particular field may become a real problem (for libraries too). Logic suggests that at some point
the number of publications will reach a maximum where it is no longer possible either to publish
more titles or to find academic material to publish. Publishers are already experiencing
problems in finding authors, especially for journal articles; if there are so many new journals in
existence, where can authors be found? This means that the pace of a growth of academic
158 J. Bohannon, ‘Who’s Afraid of Peer Review?’, Science, 4 October 2013: Vol. 342, no. 6154, pp. 60-
65, <https://www.sciencemag.org/content/342/6154/60.full.pdf> (Accessed 15 June 2014).
publishing should be co-extensive with the growth of the academic community wishing to
publish the results of the research. University presses seem to be in a more favourable situation
because they are not under the same pressure to produce more and more titles in order to
maintain constant growth as publishers are who are listed on the stock exchange and who are
thus forced to show growth every year. All in all, the downfall of academic publishing is not very
close and it will be intriguing to see how digital technologies will change it and perhaps prevent
Academic publishing covers a wide range of content which needs to be delivered to the end-
user in an appropriate way. It is out of the question that it could be delivered in only one
format. The more bitty the content, the more amenable it is to online dissemination and
consumption. Long narrative content requires other forms of consumption while dissemination
can be achieved with the same simplicity as bitty content (e-books are downloaded easily from
the web but are consumed on dedicated e-readers or laptops). The next step is to determine
which device should be used as the medium for consumption and which mode of reading will be
applied. By answering these questions, the best format can be chosen. All in all, the type of
content will be the most important factor in determining the choice of a format.
As this paper has focused on academic e-books, two formats that are seen as the most
common formats for e-books were examined. The choice of a format for a publisher is not a
straightforward matter when several formats compete with one another. The attempts of ePub
to become a recognised format for academic e-books have proved less successful than its
developers would have liked. No one will deny that much work is being done to promote it but
it is without effect and it still too early to proclaim the dominance of ePub in academic
publishing. This paper has attempted to demonstrate this by examining various software
reading systems and the functionalities of different file formats. PDF is, however, acknowledged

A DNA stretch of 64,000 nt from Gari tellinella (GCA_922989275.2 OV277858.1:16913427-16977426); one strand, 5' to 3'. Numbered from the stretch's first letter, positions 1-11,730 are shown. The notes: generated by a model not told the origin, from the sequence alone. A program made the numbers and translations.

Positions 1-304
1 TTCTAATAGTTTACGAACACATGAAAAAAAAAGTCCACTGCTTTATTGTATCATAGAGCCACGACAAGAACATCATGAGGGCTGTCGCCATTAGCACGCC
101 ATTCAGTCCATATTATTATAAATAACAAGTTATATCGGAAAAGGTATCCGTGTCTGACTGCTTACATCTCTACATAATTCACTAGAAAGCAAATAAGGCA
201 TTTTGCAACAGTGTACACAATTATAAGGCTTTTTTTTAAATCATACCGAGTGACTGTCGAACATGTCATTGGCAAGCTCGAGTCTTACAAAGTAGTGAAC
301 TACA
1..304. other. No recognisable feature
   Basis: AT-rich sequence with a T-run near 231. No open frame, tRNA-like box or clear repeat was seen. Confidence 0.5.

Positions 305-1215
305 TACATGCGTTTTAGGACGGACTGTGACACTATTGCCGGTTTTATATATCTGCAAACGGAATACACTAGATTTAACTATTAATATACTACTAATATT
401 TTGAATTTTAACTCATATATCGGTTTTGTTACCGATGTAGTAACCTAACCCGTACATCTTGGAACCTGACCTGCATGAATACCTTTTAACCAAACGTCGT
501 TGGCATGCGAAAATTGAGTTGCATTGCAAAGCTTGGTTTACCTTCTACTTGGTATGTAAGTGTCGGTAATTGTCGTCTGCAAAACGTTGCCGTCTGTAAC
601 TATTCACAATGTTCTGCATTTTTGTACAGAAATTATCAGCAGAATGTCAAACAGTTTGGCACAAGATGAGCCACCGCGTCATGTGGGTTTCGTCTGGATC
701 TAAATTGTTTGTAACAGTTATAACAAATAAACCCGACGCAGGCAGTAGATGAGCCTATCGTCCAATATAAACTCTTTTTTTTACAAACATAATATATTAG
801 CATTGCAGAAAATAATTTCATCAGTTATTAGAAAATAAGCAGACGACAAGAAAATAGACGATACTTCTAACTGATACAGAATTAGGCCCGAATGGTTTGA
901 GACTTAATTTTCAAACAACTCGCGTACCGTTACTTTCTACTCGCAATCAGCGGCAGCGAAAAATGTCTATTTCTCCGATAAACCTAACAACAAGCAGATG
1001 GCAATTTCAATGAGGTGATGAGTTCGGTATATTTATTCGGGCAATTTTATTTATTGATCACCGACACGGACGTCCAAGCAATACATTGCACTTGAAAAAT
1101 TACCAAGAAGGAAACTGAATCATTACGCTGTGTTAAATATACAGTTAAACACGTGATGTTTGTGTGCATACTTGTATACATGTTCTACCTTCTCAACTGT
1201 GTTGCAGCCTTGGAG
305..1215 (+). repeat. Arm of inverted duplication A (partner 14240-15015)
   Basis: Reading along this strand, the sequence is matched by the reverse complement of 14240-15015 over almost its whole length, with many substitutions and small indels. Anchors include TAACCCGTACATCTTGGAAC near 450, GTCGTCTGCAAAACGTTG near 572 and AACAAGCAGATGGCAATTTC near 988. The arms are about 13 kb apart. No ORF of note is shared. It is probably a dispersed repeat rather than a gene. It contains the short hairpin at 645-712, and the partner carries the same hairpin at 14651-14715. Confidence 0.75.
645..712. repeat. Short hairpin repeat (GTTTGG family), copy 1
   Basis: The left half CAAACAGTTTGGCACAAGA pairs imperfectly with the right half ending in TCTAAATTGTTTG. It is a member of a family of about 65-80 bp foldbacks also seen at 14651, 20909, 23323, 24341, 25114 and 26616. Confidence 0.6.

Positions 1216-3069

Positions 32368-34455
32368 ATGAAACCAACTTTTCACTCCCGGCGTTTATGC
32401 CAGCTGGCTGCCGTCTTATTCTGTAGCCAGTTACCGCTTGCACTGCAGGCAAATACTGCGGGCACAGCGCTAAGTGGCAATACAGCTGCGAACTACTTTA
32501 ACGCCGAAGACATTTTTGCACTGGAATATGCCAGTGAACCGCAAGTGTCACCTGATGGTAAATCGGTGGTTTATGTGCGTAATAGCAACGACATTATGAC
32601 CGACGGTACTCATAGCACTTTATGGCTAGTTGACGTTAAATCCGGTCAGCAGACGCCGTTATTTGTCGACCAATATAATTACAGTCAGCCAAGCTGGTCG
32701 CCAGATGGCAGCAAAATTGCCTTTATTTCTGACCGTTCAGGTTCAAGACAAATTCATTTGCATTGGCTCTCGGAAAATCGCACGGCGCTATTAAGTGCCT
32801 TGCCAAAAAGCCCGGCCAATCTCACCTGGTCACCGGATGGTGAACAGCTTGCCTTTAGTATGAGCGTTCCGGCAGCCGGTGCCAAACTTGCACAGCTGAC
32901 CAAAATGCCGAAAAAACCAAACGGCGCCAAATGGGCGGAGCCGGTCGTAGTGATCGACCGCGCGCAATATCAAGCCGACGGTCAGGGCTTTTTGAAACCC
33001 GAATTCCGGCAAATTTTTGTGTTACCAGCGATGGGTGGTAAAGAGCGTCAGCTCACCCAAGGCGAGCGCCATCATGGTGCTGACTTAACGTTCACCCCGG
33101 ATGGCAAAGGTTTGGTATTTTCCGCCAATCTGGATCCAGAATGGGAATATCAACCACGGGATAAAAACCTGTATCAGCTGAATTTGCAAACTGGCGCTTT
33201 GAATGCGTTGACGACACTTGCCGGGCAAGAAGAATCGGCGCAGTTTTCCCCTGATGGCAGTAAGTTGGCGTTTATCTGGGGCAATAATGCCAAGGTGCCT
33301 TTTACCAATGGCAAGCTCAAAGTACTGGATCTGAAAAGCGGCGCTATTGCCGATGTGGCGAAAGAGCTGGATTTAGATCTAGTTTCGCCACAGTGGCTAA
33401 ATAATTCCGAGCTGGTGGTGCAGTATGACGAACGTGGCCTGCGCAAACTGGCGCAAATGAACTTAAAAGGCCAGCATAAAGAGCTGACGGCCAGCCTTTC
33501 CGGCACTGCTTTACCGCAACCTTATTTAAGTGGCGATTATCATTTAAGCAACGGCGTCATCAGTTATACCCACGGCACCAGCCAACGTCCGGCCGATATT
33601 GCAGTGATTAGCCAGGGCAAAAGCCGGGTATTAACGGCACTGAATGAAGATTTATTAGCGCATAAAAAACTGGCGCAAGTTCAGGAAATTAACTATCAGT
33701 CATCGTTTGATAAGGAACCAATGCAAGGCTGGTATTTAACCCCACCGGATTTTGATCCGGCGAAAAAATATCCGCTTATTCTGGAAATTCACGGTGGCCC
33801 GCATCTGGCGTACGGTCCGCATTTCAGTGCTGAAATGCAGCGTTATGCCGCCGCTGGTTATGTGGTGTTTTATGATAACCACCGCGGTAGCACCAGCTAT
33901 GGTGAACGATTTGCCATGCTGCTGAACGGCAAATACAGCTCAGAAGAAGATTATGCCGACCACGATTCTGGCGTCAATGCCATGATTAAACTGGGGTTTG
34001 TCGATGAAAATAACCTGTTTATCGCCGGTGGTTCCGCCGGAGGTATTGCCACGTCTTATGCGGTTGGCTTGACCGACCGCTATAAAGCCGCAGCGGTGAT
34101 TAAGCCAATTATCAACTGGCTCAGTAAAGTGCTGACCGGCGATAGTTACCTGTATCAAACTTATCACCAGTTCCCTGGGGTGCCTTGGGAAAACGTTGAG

as the leading format for academic e-books by the academic community itself.
159 It is mentioned in too many articles to list them all here. Amon them: M. Aaltonen et al, ‘Usability and
Compatibility of E-book Readers in an Academic Environment: A Collaborative Study’, IFLA Journal, Vol. 37(1)
ePub nor PDF, with their pitfalls, limitations and benefits, can be considered to be the only
possible format for academic e-books. The requirements of different modes of use (a context in
which a particular type of content is used determined by a device and a reading mode applied)
will differ too much to exclude other formats from the academic e-book market, but some
modes of use become prevalent for a particular type of content and therefore guarantee the
dominance of some formats. For instance, reading and working with academic e-books, which
involves in-depth reading, is mostly done on laptops or PCs, and thus this mode of use grants
PDF its current market leadership. In addition, the ability of formats to imitate some features of
other formats (reflowable PDF and fixed-layout ePub) complicates matters.
Academic publishing today is in a state of a constant flux caused by changes in
technology. If a publishing house cannot keep up with these changes, it is very likely to be
overtaken by another publisher. Among new trends is the issue of accessibility where there
seem to be greater technical advances than have been implemented in practice. New
technologies have also been stimulating the appearance of new pricing and business models as
well as changes in production processes (XML-workflow, for instance). One of the main issues in
academic publishing today is whether adding new formats to existent ones will help publishers
reach new end-users and cover the costs of production of these formats. Adding new digital
formats may be dealt with by publishers in the same way as they approached the first e-books
which were thought to cannibalise revenue from print editions. However, all this shuffling of
formats is no more than the publishers’ attempts to meet the expectations of their end-users,
and this paper has tried to trace this shift from a library-oriented paradigm to a reader-oriented
The loss of physicality by e-books and inability to be translated into cultural capital in a
habitual way, as well as to represent someone’s social identity, are virtually treated as a serious
drawback for the uptake of this electronic medium. But e-books have been portending a
significant change in the book industry, and it should not be forgotten that in the course of its
advancement this new medium may develop a new culture of social identities: reading e-books
may be opposed to reading paper books as being old-fashioned, unprogressive and
(2011), p. 21. or Pettifer, S. et al, ‘Ceci n’est pas un Hamburger: Modelling and Representing the Scholarly Article’,
Learned Publishing, Vol. 24(3) (2011), p. 213.